The Loyalists rail their two strike corps south and prepare another offensive, whis time thrusting northward east of Madrid. Our troops are cleared of the mountains and forced to withdraw into the plain with heavy losses.

JAN 1937

Jan I 1937

(C=Winter D=Mud)

The desperate need for some military sucesses leaads to a small but effective plot: the huge amount of artillery shuipped in as Italian aid this turn lets us form the first Artillery brigade, and this, together with elements of the arriving Italian Volunteer Corps, assaults and captures Gion within a few days, as the Loyalist fleet is unable to lend ist full support to the defenders tue to the bad weather (storm). The fall fo the city [5:1 -1 HX] reel waves of terror through the Northern rebel provinces as the Asturian gobernito government flees the country. Along the hills north of thre Tejo valley, we secretly start assembling our armored forces and the elite regiments of the Legion Entrangere. From here, we plan to push north-eastwrd once the mud ceases, to once and for all end the Loyalist threat to cut our territory in two.

Unaware of the dangers looming in the rugged hills south of them, more Loyalist troops push down the valley as the victors of Zaragoza rejoin the front. At Vitoria, the Loyalists mass their tanks for the first time in this conflict and eliminate some delaying forces north of the city. They are now threatening the communications to the city, as well as advancing along the north-southern rail line. Over the vicinity the air forces contest their strenghs for the first time, and despite heroic efforts of the Nationalist fighters our air force recieves a crushing defeat [1x bmbr killed, 1x bmbr abort, no Insrgent losses].

Losses: Ins: 4 Inf, 2

Air Loy: 2 Inf

Jan II 1937

(D=Winter C=Clear)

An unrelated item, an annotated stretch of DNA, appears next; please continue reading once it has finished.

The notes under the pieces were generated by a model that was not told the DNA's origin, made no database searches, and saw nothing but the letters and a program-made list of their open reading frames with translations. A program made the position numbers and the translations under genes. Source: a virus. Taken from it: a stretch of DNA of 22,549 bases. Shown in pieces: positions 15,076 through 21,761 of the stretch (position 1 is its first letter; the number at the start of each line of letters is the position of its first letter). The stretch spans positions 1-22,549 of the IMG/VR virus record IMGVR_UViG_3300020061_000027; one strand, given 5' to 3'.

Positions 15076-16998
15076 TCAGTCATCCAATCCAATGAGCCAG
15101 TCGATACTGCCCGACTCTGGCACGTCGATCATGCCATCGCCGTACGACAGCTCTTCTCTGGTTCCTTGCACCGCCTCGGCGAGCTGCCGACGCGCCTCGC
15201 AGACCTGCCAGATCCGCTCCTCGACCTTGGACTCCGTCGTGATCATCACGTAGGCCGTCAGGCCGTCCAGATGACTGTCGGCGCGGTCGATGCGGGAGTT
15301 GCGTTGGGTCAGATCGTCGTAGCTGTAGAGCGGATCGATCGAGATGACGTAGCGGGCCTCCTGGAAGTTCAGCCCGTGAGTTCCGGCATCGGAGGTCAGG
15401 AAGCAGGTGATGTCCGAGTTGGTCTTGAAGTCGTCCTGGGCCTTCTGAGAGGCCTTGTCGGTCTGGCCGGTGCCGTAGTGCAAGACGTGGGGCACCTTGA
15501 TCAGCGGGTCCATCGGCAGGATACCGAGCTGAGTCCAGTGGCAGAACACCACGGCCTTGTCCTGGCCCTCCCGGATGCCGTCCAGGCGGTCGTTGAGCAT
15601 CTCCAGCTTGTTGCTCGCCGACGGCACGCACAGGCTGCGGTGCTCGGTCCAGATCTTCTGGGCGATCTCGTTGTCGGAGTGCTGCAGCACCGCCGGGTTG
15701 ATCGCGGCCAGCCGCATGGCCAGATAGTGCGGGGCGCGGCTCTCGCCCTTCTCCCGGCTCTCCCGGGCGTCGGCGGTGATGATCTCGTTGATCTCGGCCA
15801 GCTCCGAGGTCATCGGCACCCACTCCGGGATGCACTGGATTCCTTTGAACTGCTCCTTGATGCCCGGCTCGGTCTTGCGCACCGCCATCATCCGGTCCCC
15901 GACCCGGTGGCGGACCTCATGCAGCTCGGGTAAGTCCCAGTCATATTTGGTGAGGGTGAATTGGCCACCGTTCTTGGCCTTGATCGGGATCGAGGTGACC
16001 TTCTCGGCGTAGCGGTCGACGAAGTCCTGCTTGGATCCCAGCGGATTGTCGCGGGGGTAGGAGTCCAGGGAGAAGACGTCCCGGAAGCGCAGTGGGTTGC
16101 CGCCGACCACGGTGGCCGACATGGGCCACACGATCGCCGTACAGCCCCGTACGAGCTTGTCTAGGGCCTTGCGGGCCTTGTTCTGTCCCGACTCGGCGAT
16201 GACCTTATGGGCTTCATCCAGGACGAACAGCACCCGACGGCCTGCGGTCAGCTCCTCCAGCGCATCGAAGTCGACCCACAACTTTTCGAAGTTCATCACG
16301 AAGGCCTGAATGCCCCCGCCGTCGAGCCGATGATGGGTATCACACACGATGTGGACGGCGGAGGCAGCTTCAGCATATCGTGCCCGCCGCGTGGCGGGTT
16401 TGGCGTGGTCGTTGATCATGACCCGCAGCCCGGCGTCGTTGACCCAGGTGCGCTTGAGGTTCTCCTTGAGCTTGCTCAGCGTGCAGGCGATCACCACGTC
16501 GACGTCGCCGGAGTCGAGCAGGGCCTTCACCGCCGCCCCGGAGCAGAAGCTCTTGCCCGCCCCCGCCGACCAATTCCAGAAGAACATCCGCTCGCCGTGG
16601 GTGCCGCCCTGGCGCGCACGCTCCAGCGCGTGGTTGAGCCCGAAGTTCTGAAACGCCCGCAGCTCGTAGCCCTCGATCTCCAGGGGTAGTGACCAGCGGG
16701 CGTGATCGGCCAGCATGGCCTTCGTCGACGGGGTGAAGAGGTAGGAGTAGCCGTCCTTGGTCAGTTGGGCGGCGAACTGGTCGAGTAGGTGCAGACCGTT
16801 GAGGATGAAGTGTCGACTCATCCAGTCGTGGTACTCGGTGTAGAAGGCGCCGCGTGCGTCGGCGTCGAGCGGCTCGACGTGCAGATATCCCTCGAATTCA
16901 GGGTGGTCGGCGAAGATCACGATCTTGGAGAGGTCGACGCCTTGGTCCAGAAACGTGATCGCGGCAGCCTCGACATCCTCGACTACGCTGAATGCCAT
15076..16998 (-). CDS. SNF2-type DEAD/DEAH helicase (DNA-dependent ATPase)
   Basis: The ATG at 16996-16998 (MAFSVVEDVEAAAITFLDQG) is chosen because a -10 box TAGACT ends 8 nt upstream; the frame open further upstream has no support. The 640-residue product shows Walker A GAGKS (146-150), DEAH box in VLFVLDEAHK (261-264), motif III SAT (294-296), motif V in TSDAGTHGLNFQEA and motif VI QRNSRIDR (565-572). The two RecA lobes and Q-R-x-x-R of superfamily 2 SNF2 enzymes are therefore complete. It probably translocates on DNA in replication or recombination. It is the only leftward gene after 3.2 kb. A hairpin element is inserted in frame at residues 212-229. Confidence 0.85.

Although we`ve been hoping for clear wether all time we have no yet finished our offensive preperations, as the ad roadnet as well as our grim situation prevented us from assembling any strategic reserves. So we hurry up reinforcements to the front and build up strengh on the southern part of the Tejo river.

The Loylists rush the forces that guarded the cut-off division to the front. However, due to a lack of attack supply they do not commence any offensive actions. Fornt line strength is now between two in some mountain areas and 6 or 7 throughout the rest of the country, with 10 north of Vitoria.

Losses: Ins: 0 Loy: 0

DEC 1936

Dec I 1936

(D=Mud C=Mud)

We have decided now to cancel all attack operations until spring. Only Cordoba is taken by the colums sweeping eastwards to the Loyalist-occupied country [8:1 -3]. Again we shift forces to close the front gaps in the north, while the few mobile units we have are regegated to back-line duty and to transport supply.

The Loyalists raise more than 8 new divisions and assemble them around Zaragoza. However, no ttack is yet to be made, instead, the offensive down the Tejo valley is resumed, pushing back our colums to the exit of the alley [7:1 -3 DR]

No losses

Dec II 1936

(D=Mud, C=Winter)

Despite our defensive efforts, Zaragoza falls [5:1 -2, DR], ist garrison marches into imprisonment fater moths of curageous resistance. All our determination could not prevent the loss of the city, and we will have again to shorten our front to prevent more divisions from getting cut off. The Loyalists now securly hold a rail connection to the Northern Provinces and immediately start to send military aid north.

Losses: Ins: 1 art 8

Inf, Loy: 3 Inf

NOV 1936

Nov I 1936


Fighting ceases on most fronts except in the verx north-east, where the Loyalists try to reach a secure north-south rail line. As most insurgent reinforcements are stuck in the mud our lines get pushed back, while south of that an operation to retake Calatyud failes with two of our best divisions cut off and surrounded. Of our three attacks, two succeed, but despiteheavy losses we cannot improve our situation [1 x 5:1 -3 AS, 2 x 6:1 -3 DR + EX]

Elsewhere, Malaga and Cordoba eat gras.